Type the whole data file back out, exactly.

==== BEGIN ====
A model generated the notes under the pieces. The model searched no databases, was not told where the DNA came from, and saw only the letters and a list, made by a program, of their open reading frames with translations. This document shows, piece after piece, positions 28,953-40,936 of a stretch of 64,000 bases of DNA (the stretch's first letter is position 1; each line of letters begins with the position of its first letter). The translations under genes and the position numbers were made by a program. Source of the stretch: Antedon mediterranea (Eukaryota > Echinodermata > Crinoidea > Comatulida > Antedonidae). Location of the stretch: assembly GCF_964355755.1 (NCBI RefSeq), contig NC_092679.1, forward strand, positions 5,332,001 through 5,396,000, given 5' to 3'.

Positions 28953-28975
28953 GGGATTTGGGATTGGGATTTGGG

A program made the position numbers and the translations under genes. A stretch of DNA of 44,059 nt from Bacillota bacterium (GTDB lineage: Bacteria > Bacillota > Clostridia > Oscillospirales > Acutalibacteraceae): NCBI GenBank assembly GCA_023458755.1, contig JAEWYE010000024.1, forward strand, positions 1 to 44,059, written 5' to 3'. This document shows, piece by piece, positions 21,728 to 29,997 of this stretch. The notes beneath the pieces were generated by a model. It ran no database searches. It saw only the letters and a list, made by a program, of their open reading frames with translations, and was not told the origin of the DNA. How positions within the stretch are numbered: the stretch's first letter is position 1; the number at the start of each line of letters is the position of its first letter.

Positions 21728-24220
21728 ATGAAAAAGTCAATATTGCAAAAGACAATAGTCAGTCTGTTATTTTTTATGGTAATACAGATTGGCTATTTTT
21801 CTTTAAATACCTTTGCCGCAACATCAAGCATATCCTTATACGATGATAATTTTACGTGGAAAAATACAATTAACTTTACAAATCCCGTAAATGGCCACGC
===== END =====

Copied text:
A model generated the notes under the pieces. The model searched no databases, was not told where the DNA came from, and saw only the letters and a list, made by a program, of their open reading frames with translations. This document shows, piece after piece, positions 28,953-40,936 of a stretch of 64,000 bases of DNA (the stretch's first letter is position 1; each line of letters begins with the position of its first letter). The translations under genes and the position numbers were made by a program. Source of the stretch: Antedon mediterranea (Eukaryota > Echinodermata > Crinoidea > Comatulida > Antedonidae). Location of the stretch: assembly GCF_964355755.1 (NCBI RefSeq), contig NC_092679.1, forward strand, positions 5,332,001 through 5,396,000, given 5' to 3'.

Positions 28953-28975
28953 GGGATTTGGGATTGGGATTTGGG

A program made the position numbers and the translations under genes. A stretch of DNA of 44,059 nt from Bacillota bacterium (GTDB lineage: Bacteria > Bacillota > Clostridia > Oscillospirales > Acutalibacteraceae): NCBI GenBank assembly GCA_023458755.1, contig JAEWYE010000024.1, forward strand, positions 1 to 44,059, written 5' to 3'. This document shows, piece by piece, positions 21,728 to 29,997 of this stretch. The notes beneath the pieces were generated by a model. It ran no database searches. It saw only the letters and a list, made by a program, of their open reading frames with translations, and was not told the origin of the DNA. How positions within the stretch are numbered: the stretch's first letter is position 1; the number at the start of each line of letters is the position of its first letter.

Positions 21728-24220
21728 ATGAAAAAGTCAATATTGCAAAAGACAATAGTCAGTCTGTTATTTTTTATGGTAATACAGATTGGCTATTTTT
21801 CTTTAAATACCTTTGCCGCAACATCAAGCATATCCTTATACGATGATAATTTTACGTGGAAAAATACAATTAACTTTACAAATCCCGTAAATGGCCACGC